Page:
Government internet snooping takes more than it gives, says web founder

THE founder of the world wide web has warned of the dangers posed by governments intent on increasing the monitoring and filtering of the online activity of their citizens.
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Sir Tim Berners-Lee said while it was important to fight organised crime and for a state to defend itself against cyber attack, there were enormous negatives associated with excessive government oversight of the internet.

”The whole thing seems to me fraught with massive dangers and I don’t think it’s a good idea,” he said in Sydney on Tuesday in reply to a question about the Australian government’s data retention plan.

Sir Tim was speaking at the launch of the CSIRO’s $40 million Digital Productivity and Services Flagship, a research division focused on facilitating the growth of the digital economy and exploiting the full potential of the National Broadband Network.

The data retention proposal is part of the federal government’s overhaul of national security measures and would require internet service providers (ISPs) and telecommunication carriers to store the internet history of all Australians for at least two years.

”That information is so dangerous, you have to think of it as dynamite,” he said. Instead of nabbing ”serious criminals”, such a process would only snare people who had taken out too many library books.

While it was possible to set up a watchdog, he was not yet aware of any government that had successfully introduced a foolproof system of checks and balances.

Sir Tim, in Australia for the first time in 15 years, also raised a red flag about web filtering. ”I have a worry about a government that is liable to take too much control; maybe to spy, maybe to block. So beware of a government that has the ability to control what you see on the web.”

The retention plan, which would have required every Australian ISP to block overseas-hosted ”refused classification” material as identified by the Australian Communications and Media Authority, was shelved in November after several years of acrimonious debate.

Sir Tim invented the world wide web while working in Europe in 1989. He is the director of the World Wide Web Consortium, which oversees the web’s continued development, and holds a senior research position at the Massachusetts Institute of Technology.

The Communication Minister, Senator Stephen Conroy, architect of a controversial mandatory internet filtering plan, also spoke at the launch.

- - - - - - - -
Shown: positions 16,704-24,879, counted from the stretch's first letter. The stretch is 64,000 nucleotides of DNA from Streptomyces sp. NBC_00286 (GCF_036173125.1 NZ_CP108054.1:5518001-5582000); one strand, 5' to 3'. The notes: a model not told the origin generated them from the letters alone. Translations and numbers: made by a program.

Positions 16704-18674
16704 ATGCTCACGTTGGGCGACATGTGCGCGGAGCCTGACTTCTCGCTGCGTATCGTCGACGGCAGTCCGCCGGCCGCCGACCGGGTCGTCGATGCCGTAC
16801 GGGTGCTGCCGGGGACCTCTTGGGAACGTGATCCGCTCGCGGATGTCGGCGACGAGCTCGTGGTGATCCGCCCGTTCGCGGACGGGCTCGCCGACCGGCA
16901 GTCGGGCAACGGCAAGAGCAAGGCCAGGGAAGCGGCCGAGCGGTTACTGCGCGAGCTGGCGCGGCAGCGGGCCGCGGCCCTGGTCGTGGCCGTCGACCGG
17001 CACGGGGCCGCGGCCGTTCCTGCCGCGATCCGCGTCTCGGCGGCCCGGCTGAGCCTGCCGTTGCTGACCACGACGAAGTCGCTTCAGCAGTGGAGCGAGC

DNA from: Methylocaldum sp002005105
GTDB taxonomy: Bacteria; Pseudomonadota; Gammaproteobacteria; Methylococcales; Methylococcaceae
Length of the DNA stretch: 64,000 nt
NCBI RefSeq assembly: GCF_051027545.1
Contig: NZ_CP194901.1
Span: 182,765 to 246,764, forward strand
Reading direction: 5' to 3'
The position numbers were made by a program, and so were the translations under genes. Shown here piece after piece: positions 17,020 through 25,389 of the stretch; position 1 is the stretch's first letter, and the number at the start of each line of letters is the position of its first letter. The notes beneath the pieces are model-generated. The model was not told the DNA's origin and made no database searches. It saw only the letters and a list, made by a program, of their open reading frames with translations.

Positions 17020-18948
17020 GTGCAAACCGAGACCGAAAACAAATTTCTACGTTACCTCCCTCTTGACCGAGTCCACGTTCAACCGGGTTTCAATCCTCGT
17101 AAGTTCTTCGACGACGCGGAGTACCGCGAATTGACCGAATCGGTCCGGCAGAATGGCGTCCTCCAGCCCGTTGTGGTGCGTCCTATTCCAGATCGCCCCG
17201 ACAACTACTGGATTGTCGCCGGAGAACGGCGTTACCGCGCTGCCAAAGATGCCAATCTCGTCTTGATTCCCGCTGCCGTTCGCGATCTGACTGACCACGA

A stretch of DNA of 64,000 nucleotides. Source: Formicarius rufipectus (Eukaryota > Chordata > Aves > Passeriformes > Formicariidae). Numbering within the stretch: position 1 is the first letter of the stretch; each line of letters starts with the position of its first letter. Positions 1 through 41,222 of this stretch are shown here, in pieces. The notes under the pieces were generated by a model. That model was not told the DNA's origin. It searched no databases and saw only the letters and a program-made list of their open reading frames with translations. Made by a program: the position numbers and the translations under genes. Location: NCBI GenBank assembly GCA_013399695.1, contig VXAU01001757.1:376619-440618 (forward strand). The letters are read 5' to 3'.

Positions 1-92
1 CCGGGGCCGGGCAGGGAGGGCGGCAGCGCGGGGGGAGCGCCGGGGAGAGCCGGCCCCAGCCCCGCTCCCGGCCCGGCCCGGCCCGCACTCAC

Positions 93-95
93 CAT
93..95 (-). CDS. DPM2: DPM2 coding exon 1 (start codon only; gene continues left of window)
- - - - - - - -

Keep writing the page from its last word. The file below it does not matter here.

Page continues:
The original release of this article first appeared on the website of Shanghai Night Net.


Raise Warragamba, says dam expert

A family enjoying the view of the dam from a platform at the Warragamba Dam Visitor Centre.A MAJOR flood of the Hawkesbury Nepean Valley in western Sydney would be more devastating than the Brisbane floods of 2011 and was just as likely to occur, said an expert witness to the Queensland government’s post-flood inquiry.
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The potential for a catastrophic flood in Sydney’s west was placed on the agenda last year by the O’Farrell government’s adviser Infrastructure NSW, which suggested raising the level of Warragamba Dam to prevent a future disaster.

And while the present rainfall in parts of NSW and Queensland is not expected to cause large problems in Sydney, the renewed focus on flood mitigation has heightened concern about what would happen if rain concentrated in the city’s west.

”There is huge flood risk – it is probably greater than Brisbane,” said a dam expert, Mark Babister, a witness in the Queensland Flood Commission’s inquiry into the 2011 Brisbane flood.

”It probably would impact on more people, homes and small businesses,” Mr Babister, the managing director of WMAwater, said. ”But it wouldn’t have some of the economic consequences of shutting down a CBD.”

The most common suggestion to mitigate the risk of flood in the Hawkesbury-Nepean area is to raise the height of the wall at Warragamba Dam.

Lifting the height of the dam wall by 23 metres, which was suggested in a 1995 environmental impact study, would lower the flood level at Windsor Bridge by about five metres in the event of a one-in-200-year flood.

But in 1995 the Carr government instead decided to manage flood risk in western Sydney by upgrading roads to make evacuation easier as well as making the dam safer by building a spillway to release excess water.

Infrastructure NSW, in its report to the government last year, slammed this decision.

It said the choice of managing the ”issue through evacuation and planning has had either limited impact or benefit, or has been completely inadequate in reducing the social and economic impacts of flooding in the HNV [Hawkesbury Nepean Valley]”.

Another expert, Drew Bewsher, said the renewed focus on water management represented a opportunity to look at raising the dam wall again.

”You can have two or three decades without much flooding and people forget about flooding altogether,” Mr Bewsher said. ”Now is the time to do something.”

The topography of the Hawkesbury Nepean Valley makes it uniquely susceptible to flooding, even if there has not been a major event since 1990.

The O’Farrell government has said it would conduct a ”strategic review” of mitigation options for the area, but would not put a time on the review.

The original release of this article first appeared on the website of Shanghai Night Net.